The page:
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His loud cries and tears have prevailed for us

Edmund Clowney on prayer, from
The very expressions used to describe God's self-revelation show that the initiative must come from him. Man cannot ascend into heaven to look upon the face of God, nor can he build a temple-tower to bring God down to the box of his religious specifications. This was the sin of the builders of the tower of Babel. Rather than calling upon the name of the Lord, they sought to make for themselves a name, and to build a tower that would establish communication with God on their terms. The phrase that describes the tower of Babel (the top reaching to heaven) is repeated in a different context when God reveals himself to Jacob at Bethel (Gen. 11 :4; 28: 12). The stairway of Jacob's dream is set up by God, not by men; it is God who takes the initiative. He descends the stairway to stand beside Jacob in the dream and to repeat the promises that he had made to Abraham. By God's initiative his presence is made known. Jacob marks the spot as Bethel, the 'house of God', exclaiming, 'Surely the LORD is in this place, and I was not aware of it!' (Gen. 28:16).

When Jacob returns to the land of the promise after his long exile in Haran, God again takes the initiative in revealing his presence (Gen. 32). Jacob fears the encounter with his offended brother Esau, but he is taught to fear rather his encounter with God. The threat comes, not from the encampment of angels that meets him as he enters the land, but from a single antagonist who challenges him: the Angel of the Lord. The desperate wrestling match that follows should be understood as trial by combat: an ordeal in which Jacob prevails even as he is crippled by the touch of the angel. Jacob emerges as the lame victor: he has seen the face of God and has prevailed to receive the blessing (Gen. 32:28, 31; Hos. 12:4). The deep mystery of this incident is illumined by its fulfilment in Jesus Christ. The touch of the Angel on Jacob's thigh has reference to his descendants. The stroke of judgment falls upon the Seed of Jacob; it is the Suffering Servant who is smitten of the Lord, but who strives with God and wins.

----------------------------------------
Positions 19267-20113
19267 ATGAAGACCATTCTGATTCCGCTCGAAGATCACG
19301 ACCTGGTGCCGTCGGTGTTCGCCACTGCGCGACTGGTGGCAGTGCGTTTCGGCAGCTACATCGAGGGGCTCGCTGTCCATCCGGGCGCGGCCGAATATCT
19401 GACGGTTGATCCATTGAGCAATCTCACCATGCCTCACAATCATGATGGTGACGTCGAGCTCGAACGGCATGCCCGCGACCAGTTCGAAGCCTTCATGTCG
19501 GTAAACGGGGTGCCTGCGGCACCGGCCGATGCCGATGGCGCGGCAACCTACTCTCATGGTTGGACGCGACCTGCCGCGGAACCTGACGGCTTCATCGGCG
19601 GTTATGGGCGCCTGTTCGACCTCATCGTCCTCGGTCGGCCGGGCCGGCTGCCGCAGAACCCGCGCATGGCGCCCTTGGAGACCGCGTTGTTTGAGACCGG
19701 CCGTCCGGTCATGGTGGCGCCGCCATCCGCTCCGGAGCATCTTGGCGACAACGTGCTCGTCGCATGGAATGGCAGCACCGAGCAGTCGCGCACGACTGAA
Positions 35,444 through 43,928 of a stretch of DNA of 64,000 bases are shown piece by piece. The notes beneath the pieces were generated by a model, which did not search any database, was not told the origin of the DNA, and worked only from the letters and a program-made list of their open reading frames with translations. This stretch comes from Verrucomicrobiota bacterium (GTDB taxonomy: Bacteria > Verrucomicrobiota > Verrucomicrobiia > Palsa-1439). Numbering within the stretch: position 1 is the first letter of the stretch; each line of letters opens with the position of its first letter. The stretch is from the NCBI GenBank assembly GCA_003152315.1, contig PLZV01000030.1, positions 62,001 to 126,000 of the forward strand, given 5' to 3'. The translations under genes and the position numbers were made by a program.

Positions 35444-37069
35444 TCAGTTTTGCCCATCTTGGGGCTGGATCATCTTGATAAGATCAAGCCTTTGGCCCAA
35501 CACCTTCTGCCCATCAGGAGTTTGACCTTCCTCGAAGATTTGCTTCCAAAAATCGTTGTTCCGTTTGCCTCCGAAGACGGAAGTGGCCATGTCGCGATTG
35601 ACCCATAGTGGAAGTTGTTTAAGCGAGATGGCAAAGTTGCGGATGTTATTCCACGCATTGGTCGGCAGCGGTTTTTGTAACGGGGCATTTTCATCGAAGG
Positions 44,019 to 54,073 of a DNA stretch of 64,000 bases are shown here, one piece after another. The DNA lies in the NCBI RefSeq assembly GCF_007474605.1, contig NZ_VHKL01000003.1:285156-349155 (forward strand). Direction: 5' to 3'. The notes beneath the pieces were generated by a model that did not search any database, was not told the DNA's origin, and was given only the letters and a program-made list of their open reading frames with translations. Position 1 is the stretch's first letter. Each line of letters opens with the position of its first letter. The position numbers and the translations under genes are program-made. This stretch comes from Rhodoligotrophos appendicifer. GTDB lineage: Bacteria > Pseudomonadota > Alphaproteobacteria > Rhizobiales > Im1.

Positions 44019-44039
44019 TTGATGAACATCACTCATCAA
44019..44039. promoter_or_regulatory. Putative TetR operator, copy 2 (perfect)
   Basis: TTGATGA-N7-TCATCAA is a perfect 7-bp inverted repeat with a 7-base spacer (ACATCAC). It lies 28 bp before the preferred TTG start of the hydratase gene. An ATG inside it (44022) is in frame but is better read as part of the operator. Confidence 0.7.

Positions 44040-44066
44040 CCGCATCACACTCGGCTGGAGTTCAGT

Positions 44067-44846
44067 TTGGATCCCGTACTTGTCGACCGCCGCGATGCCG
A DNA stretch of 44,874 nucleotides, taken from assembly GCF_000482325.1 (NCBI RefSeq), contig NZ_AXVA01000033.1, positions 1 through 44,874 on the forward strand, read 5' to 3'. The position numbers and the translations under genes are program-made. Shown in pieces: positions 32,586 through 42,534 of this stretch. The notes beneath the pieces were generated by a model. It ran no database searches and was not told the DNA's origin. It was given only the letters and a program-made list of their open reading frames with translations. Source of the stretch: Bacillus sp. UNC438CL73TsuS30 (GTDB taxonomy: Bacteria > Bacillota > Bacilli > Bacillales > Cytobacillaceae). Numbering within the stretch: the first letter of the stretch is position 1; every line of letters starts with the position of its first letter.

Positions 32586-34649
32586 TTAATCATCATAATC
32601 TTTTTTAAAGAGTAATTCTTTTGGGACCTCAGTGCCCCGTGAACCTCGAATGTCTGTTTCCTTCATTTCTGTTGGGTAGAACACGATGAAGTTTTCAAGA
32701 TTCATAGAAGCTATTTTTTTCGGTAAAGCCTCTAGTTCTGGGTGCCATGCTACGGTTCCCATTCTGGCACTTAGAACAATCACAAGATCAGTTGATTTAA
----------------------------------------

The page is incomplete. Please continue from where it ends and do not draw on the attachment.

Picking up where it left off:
Jacob's struggle reflects his prayer recorded earlier in the chapter (Gen. 32:9-12). He confesses his own unworthiness, prays for deliverance from Esau, and claims the promise of blessing that God had spoken at Bethel. Jacob's victory is by faith: in his crippled condition he is no match for a human adversary, much less the Angel. Yet he clings with desperation to the Angel, claiming the promised blessing. When the Angel asks Jacob to release him because the dawn is breaking, we are not to understand that the Angel feared the dawn. The danger was to Jacob: the danger of seeing, in the light of the morning, the face of the One who was none other than the Lord. This is clear from Jacob's words after the encounter. He calls the place 'Peniel' ('the face of God') because in the dim light he saw God's face and yet escaped death.

Can Jacob's wrestling with the Angel be made a model for prayer warriors of the new covenant? Certainly not if it is torn from its context in the history of redemption, and therefore from its fulfilment in Jesus Christ. It is Christ who delivers us from the judgment threatened at Peniel. His loud cries and tears have prevailed for us (Heb. 5:7). He has endured the ordeal that accomplished our salvation, the ordeal of Gethsemane and Calvary. God's revelation at Peniel teaches the grace of his plan as he intervenes to bless the heir of the promise. Yet Jacob is not just an actor in a sacred drama. His fierce grip on the angel expresses his desperate faith. In that respect Jacob, like the host of saints surveyed in Hebrews 11, bears witness to us. We have received 'the light of the knowledge of the glory of God in the face of Christ' (2 Cor. 4:6). That light is the supreme blessing of grace. The prayer of faith lays hold of that gift with a persistence that will not be denied (Lk. 11:8; 18:5).


  1. Anyone else think that Ed Clowney looks a bit like Bob Holness of 'Blockbusters' fame?

  2. It is a horrible photo but the only one BWM has...


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